I have been questioning if I should post about ‘Every Man for Himself’, Beryl Bainbridge’s novel about the Titanic, because what should be a memorial of 100 years since the tragic and shocking event seems to have become some kind of celebration and cash cow to my mind. To completely contradict what I’ve just said though, I did pick this as my next Beryl Bainbridge novel because it was about the Titanic and the anniversary was approaching. What a brimming sack of contradictions my mind is! I’m hoping in doing this post I’m not seen as jumping on a band wagon but wanting to mark this day in some way. I will actually be at the Titanic exhibition in Liverpool today when you read this.
‘Every Man for Himself’, to summarise succinctly, is the tale of a young american man Morgan and the four fateful days that he sails on the Titanic. That simply is the story, right there.
Through Morgan’s narration Bainbridge creates an interesting viewpoint of society at the time. Morgan in rich, not by birth through ‘family’ rather a benefactor Uncle. He is seen as the nouveau riche which is a curse and a blessing amongst the richest of the rich who sailed onboard, for it was the ticket to have. He is idealistic though and so his sympathies lie with the lower classes on board and the staff, ‘the unfortunates’.
‘It was then he said, ‘Does it not occur to you that none of them are normal?’ At first I put up a defence, mostly because I feared I was included in their number, but soon fell silent. Nothing he said could be disputed. My friends, he argued, were not living in the proper world. Their wealth, their poorly nurtured childhoods, their narrow education, their lack of morals separated them from reality. Some, those with more intelligence, might struggle to break away, and succeed for a short time, but in the end, like the action of a boomerang, it was inevitable they would return to the starting point. ‘Then there’s little hope for me,’ I said.’
It’s this mix of societies in such a small place which seems to be a perfect way for Beryl to make her viewpoints on the upper classes vs the lower. It weaves an interesting tension though means the cast of characters are rather dislikable.
As I have said its a book brimming with ideas yet one which doesn’t have the fastest of pace, that’s not a critique either. When reading this novel I pondered over its slow burning nature. I considered if maybe Beryl thought we knew what was coming for the Titanic, I won’t say if Morgan survives or not so you read it, so the story meanders and builds. This of course means she can build the tension delicately leading to the inevitable conclusion. (I was shocked to see on Twitter some people had no idea it was real and thought it was ‘just a film’, what?)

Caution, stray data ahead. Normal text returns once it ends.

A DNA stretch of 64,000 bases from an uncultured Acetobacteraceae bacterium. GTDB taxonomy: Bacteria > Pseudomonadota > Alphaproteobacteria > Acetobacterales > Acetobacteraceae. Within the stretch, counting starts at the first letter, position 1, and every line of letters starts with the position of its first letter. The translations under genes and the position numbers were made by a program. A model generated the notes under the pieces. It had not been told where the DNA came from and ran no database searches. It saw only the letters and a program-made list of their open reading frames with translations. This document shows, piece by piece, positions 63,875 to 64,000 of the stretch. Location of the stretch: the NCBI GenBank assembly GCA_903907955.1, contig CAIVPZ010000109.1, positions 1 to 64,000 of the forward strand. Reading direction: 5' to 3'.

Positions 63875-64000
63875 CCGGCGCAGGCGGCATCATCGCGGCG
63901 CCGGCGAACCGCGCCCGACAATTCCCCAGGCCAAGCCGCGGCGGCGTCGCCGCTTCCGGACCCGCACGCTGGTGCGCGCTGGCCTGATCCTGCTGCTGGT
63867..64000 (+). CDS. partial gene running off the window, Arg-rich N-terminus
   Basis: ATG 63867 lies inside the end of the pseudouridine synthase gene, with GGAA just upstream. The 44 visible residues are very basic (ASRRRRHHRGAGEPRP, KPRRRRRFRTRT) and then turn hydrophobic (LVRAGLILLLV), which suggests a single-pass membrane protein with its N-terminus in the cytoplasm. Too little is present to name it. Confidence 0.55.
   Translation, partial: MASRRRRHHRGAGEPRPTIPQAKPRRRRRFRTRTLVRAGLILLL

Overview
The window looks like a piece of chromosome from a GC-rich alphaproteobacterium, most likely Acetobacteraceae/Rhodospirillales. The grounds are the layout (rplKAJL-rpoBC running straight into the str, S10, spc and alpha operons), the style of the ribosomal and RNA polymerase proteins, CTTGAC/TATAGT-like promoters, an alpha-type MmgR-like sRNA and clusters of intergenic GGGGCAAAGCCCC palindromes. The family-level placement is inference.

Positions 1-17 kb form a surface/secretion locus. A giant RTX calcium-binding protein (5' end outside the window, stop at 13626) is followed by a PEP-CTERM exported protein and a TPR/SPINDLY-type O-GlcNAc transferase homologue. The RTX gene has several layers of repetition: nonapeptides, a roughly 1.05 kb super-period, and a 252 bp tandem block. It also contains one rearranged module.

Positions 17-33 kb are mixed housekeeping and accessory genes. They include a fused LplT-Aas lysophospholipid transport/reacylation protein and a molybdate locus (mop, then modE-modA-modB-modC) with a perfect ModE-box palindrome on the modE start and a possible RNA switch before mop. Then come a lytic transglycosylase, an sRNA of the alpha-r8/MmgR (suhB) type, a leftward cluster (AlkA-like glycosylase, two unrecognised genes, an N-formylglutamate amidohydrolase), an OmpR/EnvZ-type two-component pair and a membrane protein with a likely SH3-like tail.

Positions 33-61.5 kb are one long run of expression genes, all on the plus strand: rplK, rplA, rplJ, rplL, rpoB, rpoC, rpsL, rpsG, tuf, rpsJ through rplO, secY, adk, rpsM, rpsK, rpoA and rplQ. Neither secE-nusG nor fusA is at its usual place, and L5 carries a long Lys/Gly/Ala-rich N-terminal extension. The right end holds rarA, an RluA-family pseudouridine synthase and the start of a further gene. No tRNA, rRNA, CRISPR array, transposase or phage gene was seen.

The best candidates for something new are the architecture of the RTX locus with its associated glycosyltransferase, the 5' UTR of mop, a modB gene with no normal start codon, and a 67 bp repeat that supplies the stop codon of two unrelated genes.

The tragic moment itself however does anything but dwindle. I found myself incredibly moved as Bainbridge writes the moment from the infamous iceberg until Titanic sinks. I was even routing for some of the most unpleasant characters and the extent of the tragedy and speed which it takes place, the change from ‘jolly japes’ to panic, is vividly captured.
‘Everyman For Himself’ is a vey compelling, moving and cleverly constructed and crafted novel. The title seems obvious knowing the shortage of life boats but actually in the case of this novel I would say it is the general theme of the characters motivations in live whatever class, even Morgan as he watches them all on our behalf.
8 responses to “Every Man For Himself – Beryl Bainbridge”
The first class passengers were certainly an insular bunch with an impressive array of vices weren’t they. Morgan was an interesting young man, well placed to comment on those above and below him which made for a fascinating novel. It may have a slow-burn up to the climax, but as usual for Bainbridge, there is no padding and every word has its place. Loved it.
Tell me you are joking when you have read that some people did not realise the Titanic was real. I am drop jawed, openly amazed at that. I have always been fascinated by the Titanic but now am a bit tired of the overt commercialism of the whole tragedy. But agree, society on board this book has always been quite fascinating..
Not joking at all the other half told me about it, I didn’t believe them and then was shown the proof, people did actually think that – and they werent joking!
I thought this was an incredible book and since I finished it and indeed saw the exhibition on the anniversary, well when the post went up, it kind of struck me all the more. I thought Bainbridge cleverly used the tale to discuss class and the ending was amazingly written, very emotive.
I’ve just read this for BB Week and thought it was amazing. And I really like your review — thanks!
Thanks Harriet. I will have a look and comment over the weekend on yours. I have been dreadful at commenting on other peoples blogs, or visiting them, the last month or so looking after an invalid and now moving hahaha. Apologies. I am playing catch up with comments today, look forward to reading your thoughts in depth. I had a wonderful Beryl book roll last week and have started posting about them today. I think she is wonderful.
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